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Energy storage could save Germany €3 billion in renewables subsidies by 2037


Energy storage could save taxpayers in Germany some €3 billion (US$3.3 billion) in subsidies for renewable energy assets by 2037, simply by increasing demand in the wholesale electricity market.

That is according to a new report produced by consultancy Global Experts Energy Consulting (GEEC) for German developer and system integrator Eco Stor.

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The nearly 50GW of battery storage that could be online by 2037 will increase the wholesale market revenues for wind and solar assets and thereby reduce the amount of subsidies payed to those assets out of general taxation through the EEG (Erneuerbare-Energien-Gesetz/Renewable Energy Sources Act) scheme, which is similar to the UK’s contracts for difference (CfD).

The EEG scheme guarantees renewable energy assets a minimum price for their power, currently around 6-8 euro cents per kWh. If the wholesale electricity market price ends up being lower, the difference is covered from general taxation, and the amount paid will be over €10 billion 2024 according to Germany’s transmission system operators (TSOs).

By increasing demand during settling periods in wholesale electricity market trading, energy storage will increase the prices that renewable energy assets like wind and solar receive for their power, reducing the gap between that price and the EEG minimum price, Eco Stor managing director Georg Gallmetzer explained to

The mechanics of this are based on the ‘merit order’ principle of electricity markets, which applies in Germany. All demand and supply of power is aggregated and ordered based on price. The cheap generators are in the front of the order queue and the more expensive ones in the back. The last asset that is needed to cover all the demand sets the price for everyone, and any suppliers after that fall out of the market.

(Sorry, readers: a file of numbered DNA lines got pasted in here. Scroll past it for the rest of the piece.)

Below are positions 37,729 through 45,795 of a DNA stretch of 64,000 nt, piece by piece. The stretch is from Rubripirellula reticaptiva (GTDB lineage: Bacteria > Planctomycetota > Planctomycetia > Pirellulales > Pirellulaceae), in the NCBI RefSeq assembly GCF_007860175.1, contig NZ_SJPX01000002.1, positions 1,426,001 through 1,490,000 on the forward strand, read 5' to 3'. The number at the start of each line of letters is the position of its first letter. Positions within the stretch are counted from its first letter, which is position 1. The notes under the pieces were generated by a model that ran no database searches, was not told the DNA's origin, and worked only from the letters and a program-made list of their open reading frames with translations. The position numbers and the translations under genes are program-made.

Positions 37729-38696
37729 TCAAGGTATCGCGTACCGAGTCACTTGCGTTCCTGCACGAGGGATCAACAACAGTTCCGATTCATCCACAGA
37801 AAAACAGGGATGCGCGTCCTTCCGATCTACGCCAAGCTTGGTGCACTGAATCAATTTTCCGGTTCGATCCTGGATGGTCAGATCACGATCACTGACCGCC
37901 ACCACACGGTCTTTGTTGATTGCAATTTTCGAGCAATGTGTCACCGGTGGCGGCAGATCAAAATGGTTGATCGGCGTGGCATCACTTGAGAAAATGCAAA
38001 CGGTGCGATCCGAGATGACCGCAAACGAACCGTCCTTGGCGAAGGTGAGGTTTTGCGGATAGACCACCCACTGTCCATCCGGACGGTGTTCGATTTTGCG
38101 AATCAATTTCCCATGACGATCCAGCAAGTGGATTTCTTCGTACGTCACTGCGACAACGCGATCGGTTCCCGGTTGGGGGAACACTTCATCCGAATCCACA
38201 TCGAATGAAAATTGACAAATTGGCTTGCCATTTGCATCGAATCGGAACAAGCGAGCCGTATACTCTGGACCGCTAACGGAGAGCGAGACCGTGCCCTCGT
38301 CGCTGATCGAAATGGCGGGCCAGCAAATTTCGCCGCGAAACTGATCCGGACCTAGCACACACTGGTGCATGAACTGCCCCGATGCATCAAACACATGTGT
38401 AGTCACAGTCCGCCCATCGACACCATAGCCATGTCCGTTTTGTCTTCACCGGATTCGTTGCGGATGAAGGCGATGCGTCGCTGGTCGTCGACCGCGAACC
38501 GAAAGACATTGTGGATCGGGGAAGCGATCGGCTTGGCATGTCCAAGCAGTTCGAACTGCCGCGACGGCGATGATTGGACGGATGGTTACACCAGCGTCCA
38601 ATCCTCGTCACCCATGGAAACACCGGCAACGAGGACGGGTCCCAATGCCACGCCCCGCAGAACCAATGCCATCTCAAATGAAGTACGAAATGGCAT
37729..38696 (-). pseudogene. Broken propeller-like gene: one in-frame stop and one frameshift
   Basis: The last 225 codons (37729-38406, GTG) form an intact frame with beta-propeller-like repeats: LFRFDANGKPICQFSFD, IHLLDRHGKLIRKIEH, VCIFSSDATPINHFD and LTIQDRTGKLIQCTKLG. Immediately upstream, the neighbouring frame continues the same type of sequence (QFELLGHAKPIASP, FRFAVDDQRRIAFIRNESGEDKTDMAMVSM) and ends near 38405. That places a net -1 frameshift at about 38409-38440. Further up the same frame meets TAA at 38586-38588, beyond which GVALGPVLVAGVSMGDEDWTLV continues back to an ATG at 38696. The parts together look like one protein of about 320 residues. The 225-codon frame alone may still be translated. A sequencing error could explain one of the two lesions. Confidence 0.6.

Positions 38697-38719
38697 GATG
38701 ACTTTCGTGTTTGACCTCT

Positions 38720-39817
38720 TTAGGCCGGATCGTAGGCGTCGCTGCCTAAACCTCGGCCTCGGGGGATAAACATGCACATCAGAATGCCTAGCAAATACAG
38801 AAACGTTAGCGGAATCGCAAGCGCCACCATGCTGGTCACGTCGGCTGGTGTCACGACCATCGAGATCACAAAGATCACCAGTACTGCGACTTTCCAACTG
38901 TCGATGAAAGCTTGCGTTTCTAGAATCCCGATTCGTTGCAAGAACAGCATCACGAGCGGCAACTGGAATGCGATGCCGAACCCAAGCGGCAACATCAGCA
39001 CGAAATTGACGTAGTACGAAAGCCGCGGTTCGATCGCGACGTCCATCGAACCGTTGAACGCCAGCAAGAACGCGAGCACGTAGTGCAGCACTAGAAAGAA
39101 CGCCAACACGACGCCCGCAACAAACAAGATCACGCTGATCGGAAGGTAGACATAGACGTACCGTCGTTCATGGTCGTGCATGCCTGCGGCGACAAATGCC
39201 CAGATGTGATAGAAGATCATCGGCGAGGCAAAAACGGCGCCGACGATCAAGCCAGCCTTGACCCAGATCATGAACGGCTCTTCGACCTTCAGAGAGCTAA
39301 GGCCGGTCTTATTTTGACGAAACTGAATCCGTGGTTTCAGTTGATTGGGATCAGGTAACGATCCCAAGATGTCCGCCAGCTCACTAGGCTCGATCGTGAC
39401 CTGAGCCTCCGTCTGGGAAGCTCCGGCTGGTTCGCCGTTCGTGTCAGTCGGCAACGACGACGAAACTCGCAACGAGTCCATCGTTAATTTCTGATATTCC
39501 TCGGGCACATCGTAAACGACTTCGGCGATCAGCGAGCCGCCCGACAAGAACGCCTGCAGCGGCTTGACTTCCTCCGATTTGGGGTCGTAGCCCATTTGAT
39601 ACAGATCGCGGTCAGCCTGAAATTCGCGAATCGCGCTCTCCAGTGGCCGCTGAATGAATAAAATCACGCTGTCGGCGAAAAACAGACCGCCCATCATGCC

“If you have 50GW of batteries in the market by 2037 as forecasted that will impact the price, and that will mean the EEG account is better filled as the gap becomes smaller,” Gallmetzer said.

The report, available in German only, is called ‘Influence of battery expansion on the funding needs for renewable energies’ (Einfluss von Batterieausbaupfaden auf den Förderbedarf Erneuerbarer Energien).

The residential and commercial energy storage market in Germany is Europe’s leading by some way, thanks to subsidies for small-scale solar installations driving demand for energy storage to increase self-consumption.

The country’s grid-scale market has also started to pick up in the past few years, thanks to various factors explored in an edition of Solar Media’s quarterly journal PV Tech Power last year.

In the past fortnight developer Kyon Energy claimed the “largest approved” battery storage project in Europe while German lawmakers extended an exemption for grid fees for battery storage systems coming online by three years, to 2029.’ publisher Solar Media will host the 9th annual Energy Storage Summit EU in London, 21-22 February 2024. This year it is moving to a larger venue, bringing together Europe’s leading investors, policymakers, developers, utilities, energy buyers and service providers all in one place. Visit the official site for more info.

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